Utah reacts to Biden monument decision on Bears Ears and Grand Staircase Escalante
WASHINGTON D.C. — Utah’s governor, entire congressional delegation, and others within the state have reacted to an announcement that President Biden will expand Utah’s Grand Staircase-Escalante and Bears Ears National Monuments.
Mr. Biden’s actions will reverse a move by President Donald Trump in 2017 that reduced the size of the monuments by 85%.
In a statement sent to the media, Gov. Spencer Cox said the decision is disappointing.
“President Biden’s decision to expand the monuments is disappointing, though not surprising. For the past 10 months, we have consistently offered to work with the Biden Administration on a permanent, legislative solution, one that would end the perpetual enlarging and shrinking of these monuments and bring certainty to their management. Our goal has been to make lasting progress on managing our public lands for the benefit of all those who use them, particularly those who live on and near those lands.”
Gov. Cox also joined with Lt. Gov. Henderson, Utah Attorney General Sen Reyes and others in a tweet, citing disappointment for the decision.
We join @LGHendersonUtah, @UtahAG, @JStuartAdams, and @BradWilsonGOP in expressing our frustration and disappointment in the Biden Administration’s decision to expand Grand Staircase-Escalante and Bears Ears National Monuments.https://t.co/7qcCVO86zu
— Utah Gov. Spencer J. Cox (@GovCox) October 7, 2021
Utah’s Senior Senator Mike Lee said the move was a devastating blow to ongoing efforts by the Utah delegation to find a permanent legislative solution to the problem of monument boundaries in Utah.
— Mike Lee (@SenMikeLee) October 7, 2021
Sen. Lee tweeted again that he spoke with President Biden and offered to work with him on a “permanent fix.”
Sen. Mitt Romney compared the differing decisions from different Presidential Administrations on the Bears Ears and Grand Staircase Escalante monuments “political football.”
Yet again, Utah’s national monuments are being used as a political football between administrations. The decision to re-expand the boundaries of Bears Ears and Grand Staircase-Escalante is a devastating blow to our state, local, and tribal leaders and our delegation.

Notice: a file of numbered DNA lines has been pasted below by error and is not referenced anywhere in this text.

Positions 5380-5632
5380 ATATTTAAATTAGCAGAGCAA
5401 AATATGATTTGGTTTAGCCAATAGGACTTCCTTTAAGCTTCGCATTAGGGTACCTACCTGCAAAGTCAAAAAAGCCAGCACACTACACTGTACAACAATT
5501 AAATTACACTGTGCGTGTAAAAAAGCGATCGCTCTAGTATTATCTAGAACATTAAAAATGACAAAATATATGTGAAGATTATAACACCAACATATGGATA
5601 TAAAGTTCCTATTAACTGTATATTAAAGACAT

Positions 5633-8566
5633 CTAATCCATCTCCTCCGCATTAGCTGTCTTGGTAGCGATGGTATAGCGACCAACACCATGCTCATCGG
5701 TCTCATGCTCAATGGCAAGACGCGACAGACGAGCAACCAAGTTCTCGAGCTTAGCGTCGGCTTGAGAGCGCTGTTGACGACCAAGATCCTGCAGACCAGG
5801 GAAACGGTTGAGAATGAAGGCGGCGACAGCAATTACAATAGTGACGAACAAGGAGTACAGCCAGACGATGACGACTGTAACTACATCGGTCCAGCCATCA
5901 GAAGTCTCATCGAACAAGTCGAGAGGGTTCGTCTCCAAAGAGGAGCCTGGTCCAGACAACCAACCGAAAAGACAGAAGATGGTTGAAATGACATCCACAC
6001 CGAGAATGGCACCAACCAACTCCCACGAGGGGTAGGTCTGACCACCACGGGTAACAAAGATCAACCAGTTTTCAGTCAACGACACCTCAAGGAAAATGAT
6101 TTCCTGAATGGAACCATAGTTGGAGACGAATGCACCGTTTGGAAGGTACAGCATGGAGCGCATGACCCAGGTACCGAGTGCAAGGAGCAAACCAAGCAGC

— Senator Mitt Romney (@SenatorRomney) October 7, 2021
Sen. Romney echoed Sen. Lee with a desire to keep working with stakeholders to find a permanent solution.
A mixed reaction of love and hate from county leaders
We’re seeing polar opposite reactions from elected officials in the counties impacted by President Biden’s decision to restore the monuments to their original boundaries. Some say President Biden is keeping the promise made by former leaders to native tribes, while others call the decision a slap in the face.
Grand County supported the full restoration for a long time. The Grand County Attorney penned an op-ed to the Moab Times earlier this year calling on the president to restore Bears Ears National Monument, saying President Trump’s decision to shrink it went against the wishes of most people.
County Chair Mary McGann says her friends in native tribes were devastated when the monument was reduced.
She says, “Their response was, ‘You’ve never kept a treaty before. Why should this time be any different?’ That really hit me.”
McGann says their call to restore the monuments was a sign of respect to the native tribes who wanted to keep the boundaries as they were originally established.
“It’s historic that this many tribes have come together to agree on something,” she says.
Even though Grand County was specifically asking for Bears Ears to be restored, she says they also support the restoration of Grand Staircase-Escalante, saying people need to be better stewards of the land. However, Garfield County Commission Chair Leland Pollock says the land wasn’t actually being managed well under the original system.
“We have to remember, for 20 years, the monument did not work. It was dysfunctional. It was a disaster,” Pollock says.
He says a large portion of the Grand Staircase-Escalante land should have never been designated as monument land. Under the older boundaries, county officials weren’t able to allow grazing or promote tourism to the area. Plus, he says the Bureau of Land Management should have never been chosen to oversee the monuments. Pollock says they were able to create a much better management system when the boundaries were reduced.
“It’s just sad because you took something that was working very well, that was working for the BLM agency folks and it was working for the tourism industry,” Pollock says. “You’re taking that and reversing it back to a mess.”
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